• Joanne Finn and Elaine Davis (DAC Beachcroft, Ireland)
  • Tzahi I. Yagur (Pearl Cohen, Israël)
  • Alexandru Sotropa and Oana Popescu (NNDKP, Romania)
  • Scott Rodger and Ellie Gannon (Shepherd Wedderburn, UK)
  • Marina Androulakakis and Tania Patsalia (Bernitsas, Greece)

> Read more


No 1 – March 2020

Francisco Rondoletti (Tanoira Cassagne, Argentina): Four key updates about Argentine law
Christan Liborius and Martin André Dittmer (Gorrissen Federspiel, Denmark): New Danish Supreme Court judgment limits companies’ chances of engaging in consortia and bidding jointly
Hanna Pohjola and Åsa Krook (Borenius, Finland): Short Update on Consumer Law Developments in Finland
Tania Patsalia (Bernitsas, Greece): Launch of sector inquiry into e-Commerce by the Hellenic Competition Commission (HCC)
Joanne Finn and Elaine Davis (DAC Beachcroft, Ireland): Four key updates about Irish law
Gabriel Bleser (Moyse Bleser, Luxembourg): Decision 2019-C-02 – Decision to take no further action by the Luxembourgish Competition Council
Kettani Law Firm (Morocco): Competition Council under the regime of Law 104-12 relating to the freedom of prices and competition
Krzysztof Kanton (Soltysinski Kawecki & Szlezak, Poland): Polish Competition Authority adopts its first settlement decision
Lim Chong Kin (Drew & Napier, Singapore): Singapore’s competition and consumer protection regulator obtains court order against the use of subscription traps by an online fashion retailer
> Read more

2019

No 2 – October 2019

Finland – Finland must recover over EUR 50 million in incompatible
Hungary – Assessment of RPM remains formalistic in the approach of
Malta – Amendments to the Competition Act aim to restore public enforcement of competition law back on its feet
Romania – Cement sector in Romania under the scrutiny of the competition authority
Singapore – Singapore’s competition regulator gains new consumer protection mandate and other significant competition and consumer law developments in Singapore
Switzerland – In May 2013, the Swiss Competition Authority rendered a decision condemning thirteen distributors (several of them being Swiss daughter companies of French publishers) of French books in Switzerland from preventing direct sales from France to Switzerland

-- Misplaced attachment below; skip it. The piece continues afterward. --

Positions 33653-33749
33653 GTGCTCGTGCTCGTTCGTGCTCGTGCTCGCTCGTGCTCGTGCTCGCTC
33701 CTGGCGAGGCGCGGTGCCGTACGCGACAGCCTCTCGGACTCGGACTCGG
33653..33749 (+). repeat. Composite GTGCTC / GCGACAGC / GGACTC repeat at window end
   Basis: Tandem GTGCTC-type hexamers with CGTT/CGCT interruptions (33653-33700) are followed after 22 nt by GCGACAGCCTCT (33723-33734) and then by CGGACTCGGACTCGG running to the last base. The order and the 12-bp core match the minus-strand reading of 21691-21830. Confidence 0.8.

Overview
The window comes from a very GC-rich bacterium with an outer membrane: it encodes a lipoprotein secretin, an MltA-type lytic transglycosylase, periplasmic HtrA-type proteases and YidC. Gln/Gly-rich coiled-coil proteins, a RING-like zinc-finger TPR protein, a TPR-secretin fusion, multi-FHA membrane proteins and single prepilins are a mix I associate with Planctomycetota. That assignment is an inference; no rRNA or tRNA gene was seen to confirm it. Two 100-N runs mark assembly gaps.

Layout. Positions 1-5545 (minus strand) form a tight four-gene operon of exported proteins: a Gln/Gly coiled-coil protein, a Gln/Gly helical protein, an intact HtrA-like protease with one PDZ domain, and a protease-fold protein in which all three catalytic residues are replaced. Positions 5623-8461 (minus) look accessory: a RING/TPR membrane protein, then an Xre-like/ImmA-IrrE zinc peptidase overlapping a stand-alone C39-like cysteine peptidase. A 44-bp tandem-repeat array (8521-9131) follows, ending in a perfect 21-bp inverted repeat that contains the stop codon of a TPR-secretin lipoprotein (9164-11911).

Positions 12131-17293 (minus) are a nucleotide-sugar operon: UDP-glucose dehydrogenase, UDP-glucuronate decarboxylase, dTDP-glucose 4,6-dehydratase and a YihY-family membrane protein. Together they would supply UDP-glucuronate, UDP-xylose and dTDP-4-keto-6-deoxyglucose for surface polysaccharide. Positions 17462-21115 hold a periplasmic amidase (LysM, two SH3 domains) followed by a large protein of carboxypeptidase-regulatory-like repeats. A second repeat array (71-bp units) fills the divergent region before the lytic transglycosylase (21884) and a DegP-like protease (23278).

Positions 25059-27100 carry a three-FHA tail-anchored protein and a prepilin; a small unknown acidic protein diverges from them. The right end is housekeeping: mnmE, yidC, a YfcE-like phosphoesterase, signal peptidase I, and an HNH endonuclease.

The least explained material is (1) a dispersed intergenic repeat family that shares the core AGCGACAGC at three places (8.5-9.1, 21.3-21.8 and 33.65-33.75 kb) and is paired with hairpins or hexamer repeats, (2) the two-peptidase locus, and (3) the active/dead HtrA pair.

United Kingdom – Regulation of harmful content online
> Read more


No 1 – March 2019

Argentina – Argentina brings in new and guidelines for competition enforcement
Czech Republic – Problems persist with the Act of Significant Market Power
Greece – Decision on the public works cartel case – entities that did not submit to the settlement procedure
Poland – The Polish Competition Authority gains new powers to impose fines on managers
United Kingdom – The CMA targets the UK construction industry
Ukraine – Ukrainian Competition Authority explains vertical exemption in pharma
> Read more

2018

No 2 – December 2018

Australia – New prohibition against concerted practices
Denmark – The Danish Competition Council’s decision on industry standard setting
Estonia – The Estonian Competition Authority – a shift towards stricter merger control?
Lithuania – Improving merger control in Lithuania
Polynesia – French Polynesia establishes competition framework
Romania – Romanian Competition Council sanctions private medical hospitals and stem cells banks for anticompetitive agreements
> Read more


No 1 – March 2018

Croatia – Prohibition of unfair trading practices in the food supply chain
Denmark – Danish competition rules become more reflective of EU law
India – New target exemption under the Competition Act 2002
Malta – Maltese Competition Authority imposes interim measures on insurance companies
Romania – Exchange of sensitive information in merger cases – Romanian Competition Council assessment
South Africa – The South African Competition Amendment Bill – will it be business as usual in South Africa?
United Kingdom – UK competition law following Brexit – update
> Read more